A summary of the Supercomputing 2022 (SC22) event held in Dallas, Texas, November 13-18th, 2022.
High-performance computing may finally have its exascale machines. But increasing processing performance is now a huge challenge.
The last 14 years has seen a 1,000x increase in flops/s, but only a factor of 10 more growth is expected this decade; the most powerful supercomputers will execute fewer than 10 exaflops by 2030.
Yet in the two weeks before Supercomputing 22, AMD and Intel announced their latest processor designs. These central processing units (CPUs) and graphics processing units (GPUs) are remarkable feats of system-in-package engineering. These ICs are used for the compute nodes linked at scale for exascale systems.
Whereas the ratio of floating-point operations (flops) to data-word movement was 1:1 in computers 30-40 years ago, the ratio is now 100-200 flops per data-word movement. Processing performance is now massively out of step with data movement.
Perhaps the biggest contradiction at the conference was the low profile given to photonics (the exhibition floor was a somewhat different story) despite computing’s marked slowdown.
Silicon photonics has long been touted as a key technology to overcome the input-output bottleneck of compute elements and enable new architectures for high-performance computing and in the data center. Yet leading high-performance computing vendors - HPE and the like - continue to use CPU/GPU nodes in various topologies connected with copper and active optical cables.
LightCounting will address this topic in a new edition of “High Speed Cables, Embedded and Co-Packaged Optics” report to be released on December 21st.
Silicon photonics continues to progress but is yet to be adopted for high-performance computing and server architectures. That said, SC22 hosted two silicon photonics firsts:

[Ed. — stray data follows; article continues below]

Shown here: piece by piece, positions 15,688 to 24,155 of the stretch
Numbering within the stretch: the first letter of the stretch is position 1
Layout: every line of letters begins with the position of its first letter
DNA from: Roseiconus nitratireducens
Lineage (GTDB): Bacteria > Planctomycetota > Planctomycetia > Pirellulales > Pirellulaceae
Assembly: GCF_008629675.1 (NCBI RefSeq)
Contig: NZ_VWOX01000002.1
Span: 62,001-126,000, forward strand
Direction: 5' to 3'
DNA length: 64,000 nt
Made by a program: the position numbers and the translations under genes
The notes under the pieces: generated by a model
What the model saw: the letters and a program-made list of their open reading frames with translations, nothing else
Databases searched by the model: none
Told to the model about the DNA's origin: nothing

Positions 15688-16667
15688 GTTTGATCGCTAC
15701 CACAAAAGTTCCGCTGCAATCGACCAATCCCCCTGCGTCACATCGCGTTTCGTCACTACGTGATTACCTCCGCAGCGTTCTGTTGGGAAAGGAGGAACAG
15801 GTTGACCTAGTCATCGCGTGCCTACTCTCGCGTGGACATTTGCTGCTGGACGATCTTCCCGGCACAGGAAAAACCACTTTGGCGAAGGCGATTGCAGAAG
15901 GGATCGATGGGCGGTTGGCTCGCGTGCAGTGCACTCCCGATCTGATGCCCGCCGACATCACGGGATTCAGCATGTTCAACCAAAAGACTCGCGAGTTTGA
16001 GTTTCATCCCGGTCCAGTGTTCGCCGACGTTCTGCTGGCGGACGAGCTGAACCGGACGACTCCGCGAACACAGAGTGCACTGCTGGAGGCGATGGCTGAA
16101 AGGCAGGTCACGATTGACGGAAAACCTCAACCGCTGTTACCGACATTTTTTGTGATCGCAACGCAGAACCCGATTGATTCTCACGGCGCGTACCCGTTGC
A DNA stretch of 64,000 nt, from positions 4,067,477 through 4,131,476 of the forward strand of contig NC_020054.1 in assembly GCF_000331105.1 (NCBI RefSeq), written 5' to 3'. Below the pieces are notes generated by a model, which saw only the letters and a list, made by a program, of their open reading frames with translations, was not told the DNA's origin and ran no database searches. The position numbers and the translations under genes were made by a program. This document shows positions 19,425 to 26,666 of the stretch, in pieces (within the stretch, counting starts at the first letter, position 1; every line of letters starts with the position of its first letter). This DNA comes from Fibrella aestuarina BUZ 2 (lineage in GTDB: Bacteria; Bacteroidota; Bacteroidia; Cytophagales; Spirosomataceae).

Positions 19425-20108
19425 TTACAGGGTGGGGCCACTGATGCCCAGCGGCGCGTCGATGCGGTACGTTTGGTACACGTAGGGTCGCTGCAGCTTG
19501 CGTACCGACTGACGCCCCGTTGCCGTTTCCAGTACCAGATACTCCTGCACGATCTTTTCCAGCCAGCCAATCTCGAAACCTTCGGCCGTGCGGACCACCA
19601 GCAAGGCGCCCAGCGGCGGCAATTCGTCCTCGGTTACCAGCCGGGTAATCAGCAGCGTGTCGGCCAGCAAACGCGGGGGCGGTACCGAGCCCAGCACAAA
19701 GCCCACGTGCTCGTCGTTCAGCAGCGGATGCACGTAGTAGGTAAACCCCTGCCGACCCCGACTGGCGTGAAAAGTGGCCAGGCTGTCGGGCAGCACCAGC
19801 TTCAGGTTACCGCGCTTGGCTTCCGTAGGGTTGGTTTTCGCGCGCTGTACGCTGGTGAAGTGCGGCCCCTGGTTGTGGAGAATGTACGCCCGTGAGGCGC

During the panel discussion on high-performance computing and silicon photonics, Intel's Fabrizio Petrini addressed head-on why optics had such a low profile at the show. "The reality is there is a lot of skepticism about this technology. The adoption is not going to happen anytime soon," he said.
Systems designers don’t see the implications until they embrace this technology. But factors are aligning for change, and a transition point is being approached in how systems are built, he says; the implications for systems and disaggregation are enormous.
Optical switching is another technology that has been on the fringes of the market for decades. LightCounting reported on Google’s announcement in the summer that it had been using photonic circuit switching in its data centers for several years.
At SC22, a start-up, Drut Technologies, demonstrated its interface card working with a photonic switch at the top of a SuperMicro server rack. The system allows the server’s CPUs to dynamically configure the resources they need (memory, GPUs) tailored for workloads.
“What we are building is a networking bypass, a secondary fabric,” says William Koss, CEO of Drut Technologies.
Drut uses a third party’s low-loss MEMS-based non-blocking optical switch that can be as large as 384x384 ports. The start-up has developed an input-output card with an FPGA that supports Drut’s fabric control software, signaling, and 4 QSFP optical modules for up to 4x100Gbit/s interfaces. Drut’s card supports PCIe over an optical interface.
Full text of the research note is available to subscribers at: https://www.lightcounting.com/login